MIC values from foorborne strains for antimicrobial agents with CLSI defined breakpoints.

Period  Serotype(N=number of strains)  MIC (μg/ml)Penicillin GaMIC (μg/ml)AmpicillinaMIC (μg/ml)TMSa
    Range  MIC90  MIC50  Range  MIC90  MIC50  Range  MIC90  MIC50 
1992–1996Serotype 1/2b(N=2)  0.25–1  0.25  0.5  0.5  0.5  0.03/0.59–0.06/1.18  0.06/1.18  0.03/0.59 
Serotype 4b(N=1)  0.5  0.5  0.5  0.5  0.5  0.5  0.06/1.18  0.06/1.18  0.06/1.18 
1997–2001Serotype 1/2b(N=32)  0.125–1  0.5  0.25  0.25–1  0.5  0.03/0.59–0.06/1.18  0.03/0.59  0.03/0.59 
Serotype 4b(N=10)  0.25–1  0.5  0.25–1  0.5  0.03/0.59–0.06/1.18  0.06/1.18  0.03/0.59 
2002–2006Serotype 1/2b(N=20)  0.125–1  0.5  0.25  0.25–1  0.5  0.03/0.59–0.06/1.18  0.03/0.59  0.03/0.59 
Serotype 4b(N=15)  0.125–1  0.5  0.5  0.125–1  0.5  0.03/0.59–0.12/2.37  0.12/2.37  0.06/1.18 
2007–2012Serotype 1/2b(N=4)  0.25–0.5  0.5  0.25  0.25–1  0.5  0.03/0.59–0.06/1.18  0.03/0.59  0.06/1.18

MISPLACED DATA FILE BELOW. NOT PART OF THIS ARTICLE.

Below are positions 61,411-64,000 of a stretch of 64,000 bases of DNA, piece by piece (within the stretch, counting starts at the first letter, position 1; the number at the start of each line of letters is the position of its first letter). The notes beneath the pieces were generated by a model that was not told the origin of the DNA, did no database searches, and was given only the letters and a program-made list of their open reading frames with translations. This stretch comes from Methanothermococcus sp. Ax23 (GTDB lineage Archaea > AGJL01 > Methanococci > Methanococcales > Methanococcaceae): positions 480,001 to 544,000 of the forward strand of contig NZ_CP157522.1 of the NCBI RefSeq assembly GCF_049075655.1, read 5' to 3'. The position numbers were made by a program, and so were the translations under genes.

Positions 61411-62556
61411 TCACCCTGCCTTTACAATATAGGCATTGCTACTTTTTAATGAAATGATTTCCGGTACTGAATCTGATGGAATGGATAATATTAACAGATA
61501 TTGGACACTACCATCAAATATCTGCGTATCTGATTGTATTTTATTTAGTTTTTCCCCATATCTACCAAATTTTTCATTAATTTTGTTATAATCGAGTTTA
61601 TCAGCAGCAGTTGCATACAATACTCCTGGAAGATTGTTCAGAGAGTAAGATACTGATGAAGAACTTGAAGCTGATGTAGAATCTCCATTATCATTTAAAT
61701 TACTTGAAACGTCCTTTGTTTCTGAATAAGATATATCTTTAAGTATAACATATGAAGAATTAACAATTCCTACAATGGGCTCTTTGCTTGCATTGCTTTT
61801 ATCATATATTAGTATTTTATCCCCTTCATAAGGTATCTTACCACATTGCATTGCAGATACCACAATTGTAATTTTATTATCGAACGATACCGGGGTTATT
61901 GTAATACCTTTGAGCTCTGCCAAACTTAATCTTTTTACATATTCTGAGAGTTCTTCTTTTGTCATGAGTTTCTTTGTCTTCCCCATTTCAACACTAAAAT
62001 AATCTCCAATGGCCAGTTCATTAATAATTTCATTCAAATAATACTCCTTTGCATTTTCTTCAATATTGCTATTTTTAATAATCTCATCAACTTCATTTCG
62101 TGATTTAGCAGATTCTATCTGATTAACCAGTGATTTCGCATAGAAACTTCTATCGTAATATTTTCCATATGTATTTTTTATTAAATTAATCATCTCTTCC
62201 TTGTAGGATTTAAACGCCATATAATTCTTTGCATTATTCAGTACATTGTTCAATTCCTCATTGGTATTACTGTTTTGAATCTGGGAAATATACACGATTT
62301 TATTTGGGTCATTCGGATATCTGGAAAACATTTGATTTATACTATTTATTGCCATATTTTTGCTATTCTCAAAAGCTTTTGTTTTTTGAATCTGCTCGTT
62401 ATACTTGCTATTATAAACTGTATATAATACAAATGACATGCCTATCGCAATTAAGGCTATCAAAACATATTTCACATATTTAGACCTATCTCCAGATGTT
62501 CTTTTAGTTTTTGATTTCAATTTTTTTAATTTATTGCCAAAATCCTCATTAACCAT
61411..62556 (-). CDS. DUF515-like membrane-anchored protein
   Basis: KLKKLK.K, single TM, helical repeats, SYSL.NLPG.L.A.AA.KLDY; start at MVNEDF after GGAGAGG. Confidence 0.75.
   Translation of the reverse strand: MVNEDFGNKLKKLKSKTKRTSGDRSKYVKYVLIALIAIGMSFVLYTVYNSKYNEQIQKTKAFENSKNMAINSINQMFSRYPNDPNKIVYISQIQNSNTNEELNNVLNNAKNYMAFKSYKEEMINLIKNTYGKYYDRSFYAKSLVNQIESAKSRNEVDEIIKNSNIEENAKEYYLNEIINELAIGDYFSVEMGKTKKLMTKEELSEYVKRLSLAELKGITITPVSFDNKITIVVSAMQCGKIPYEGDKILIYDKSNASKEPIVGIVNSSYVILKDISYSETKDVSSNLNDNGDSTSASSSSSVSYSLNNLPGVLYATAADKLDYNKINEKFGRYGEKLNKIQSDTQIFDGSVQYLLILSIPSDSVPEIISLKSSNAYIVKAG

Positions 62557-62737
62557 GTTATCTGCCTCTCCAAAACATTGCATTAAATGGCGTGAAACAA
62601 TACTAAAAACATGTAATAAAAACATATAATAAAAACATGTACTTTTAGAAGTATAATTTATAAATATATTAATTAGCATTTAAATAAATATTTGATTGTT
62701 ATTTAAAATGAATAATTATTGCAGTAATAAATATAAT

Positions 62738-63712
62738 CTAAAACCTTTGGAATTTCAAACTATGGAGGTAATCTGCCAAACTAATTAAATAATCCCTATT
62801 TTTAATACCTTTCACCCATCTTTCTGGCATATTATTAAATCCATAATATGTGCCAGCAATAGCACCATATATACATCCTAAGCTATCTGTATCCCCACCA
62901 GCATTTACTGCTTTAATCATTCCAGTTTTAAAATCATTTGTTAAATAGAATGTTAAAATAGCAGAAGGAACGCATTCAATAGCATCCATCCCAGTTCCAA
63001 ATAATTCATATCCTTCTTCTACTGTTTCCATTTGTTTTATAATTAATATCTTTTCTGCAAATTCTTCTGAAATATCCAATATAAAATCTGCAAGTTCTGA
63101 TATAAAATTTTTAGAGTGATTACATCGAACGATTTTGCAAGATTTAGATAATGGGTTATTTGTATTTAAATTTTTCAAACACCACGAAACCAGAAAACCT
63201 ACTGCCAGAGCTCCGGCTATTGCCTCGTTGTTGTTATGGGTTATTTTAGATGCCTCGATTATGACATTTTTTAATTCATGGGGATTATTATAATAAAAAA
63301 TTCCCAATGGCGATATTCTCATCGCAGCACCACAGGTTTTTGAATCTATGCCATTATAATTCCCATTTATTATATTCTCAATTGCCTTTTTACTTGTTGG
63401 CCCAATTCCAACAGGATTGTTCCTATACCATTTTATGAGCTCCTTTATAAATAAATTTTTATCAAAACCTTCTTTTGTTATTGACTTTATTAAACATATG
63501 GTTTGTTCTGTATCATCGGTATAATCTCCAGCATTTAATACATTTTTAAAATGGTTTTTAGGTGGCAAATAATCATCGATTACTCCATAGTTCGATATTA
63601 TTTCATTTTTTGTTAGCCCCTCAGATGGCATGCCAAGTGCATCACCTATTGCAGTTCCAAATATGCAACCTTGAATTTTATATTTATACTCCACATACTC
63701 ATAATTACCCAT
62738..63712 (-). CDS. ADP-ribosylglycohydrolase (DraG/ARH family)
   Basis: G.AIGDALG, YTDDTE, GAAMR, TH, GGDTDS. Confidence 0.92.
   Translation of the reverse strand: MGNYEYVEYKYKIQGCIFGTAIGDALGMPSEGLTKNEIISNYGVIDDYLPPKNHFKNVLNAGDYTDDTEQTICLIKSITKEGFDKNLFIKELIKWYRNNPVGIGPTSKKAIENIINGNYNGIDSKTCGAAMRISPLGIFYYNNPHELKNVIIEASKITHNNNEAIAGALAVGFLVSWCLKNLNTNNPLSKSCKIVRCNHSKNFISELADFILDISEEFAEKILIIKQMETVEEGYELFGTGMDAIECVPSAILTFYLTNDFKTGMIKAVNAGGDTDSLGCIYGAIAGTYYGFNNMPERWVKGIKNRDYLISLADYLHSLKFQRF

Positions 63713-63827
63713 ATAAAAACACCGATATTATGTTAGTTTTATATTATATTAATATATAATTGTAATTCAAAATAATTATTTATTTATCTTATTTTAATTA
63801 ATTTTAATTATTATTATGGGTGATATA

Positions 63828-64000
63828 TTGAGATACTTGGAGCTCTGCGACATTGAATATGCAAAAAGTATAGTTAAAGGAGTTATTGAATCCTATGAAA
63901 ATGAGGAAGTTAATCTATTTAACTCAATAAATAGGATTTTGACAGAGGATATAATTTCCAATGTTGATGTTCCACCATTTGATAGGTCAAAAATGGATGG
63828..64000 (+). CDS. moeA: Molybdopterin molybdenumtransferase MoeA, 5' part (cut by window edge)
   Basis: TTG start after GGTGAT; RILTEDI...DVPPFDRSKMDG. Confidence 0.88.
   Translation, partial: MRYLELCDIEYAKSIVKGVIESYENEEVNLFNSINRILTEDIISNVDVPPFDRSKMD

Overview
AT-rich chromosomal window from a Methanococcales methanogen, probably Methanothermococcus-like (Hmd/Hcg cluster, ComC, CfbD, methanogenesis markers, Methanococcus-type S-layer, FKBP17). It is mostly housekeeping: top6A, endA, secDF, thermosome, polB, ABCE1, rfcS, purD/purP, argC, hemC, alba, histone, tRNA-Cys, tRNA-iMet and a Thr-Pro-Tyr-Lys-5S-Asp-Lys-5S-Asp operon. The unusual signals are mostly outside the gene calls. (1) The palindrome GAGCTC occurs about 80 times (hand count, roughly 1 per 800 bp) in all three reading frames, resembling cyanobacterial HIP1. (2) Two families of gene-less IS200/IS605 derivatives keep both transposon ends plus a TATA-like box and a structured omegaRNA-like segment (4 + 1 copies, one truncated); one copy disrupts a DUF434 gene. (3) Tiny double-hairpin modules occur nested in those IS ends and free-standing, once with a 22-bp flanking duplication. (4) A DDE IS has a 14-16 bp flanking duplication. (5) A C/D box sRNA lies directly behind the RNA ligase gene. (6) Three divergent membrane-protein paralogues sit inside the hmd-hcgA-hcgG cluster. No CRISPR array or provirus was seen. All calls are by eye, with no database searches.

Serotype 4b(N=9)  0.5  0.5  0.5  0.5–1  0.03/0.59–0.25/4.75  0.12/2.37  0.06/1.18 
a

Ref. [14].

Table 2.

MIC values from clinical strains for antimicrobial agents with no defined CLSI breakpoints.

Human strains (N=157)
Antimicrobial agent1992–19961997–20012002–20062007–2012
    Serotype 4b(N=33)  Serotype1/2b(N=17)  Serotype 4b(N=22)  Serotype 1/2b(N=9)  Serotype 4b(N=30)  Serotype 1/2b(N=11)  Serotype 4b(N=26)  Serotype 1/2b(N=9) 
MIC (μg/ml)TetracyclineRange  0.5–4  0.5–1  0.5–2  0.25–1  0.12–2  0.5–2  0.12–2  0.5–2 
MIC90 
MIC50  0.5  0.5  0.5 
MIC (μg/ml)GentamicinRange  0.12–2  0.06–1  0.25–1  0.12–1  0.12–0.25  0.12–1  0.12–0.5  0.25–1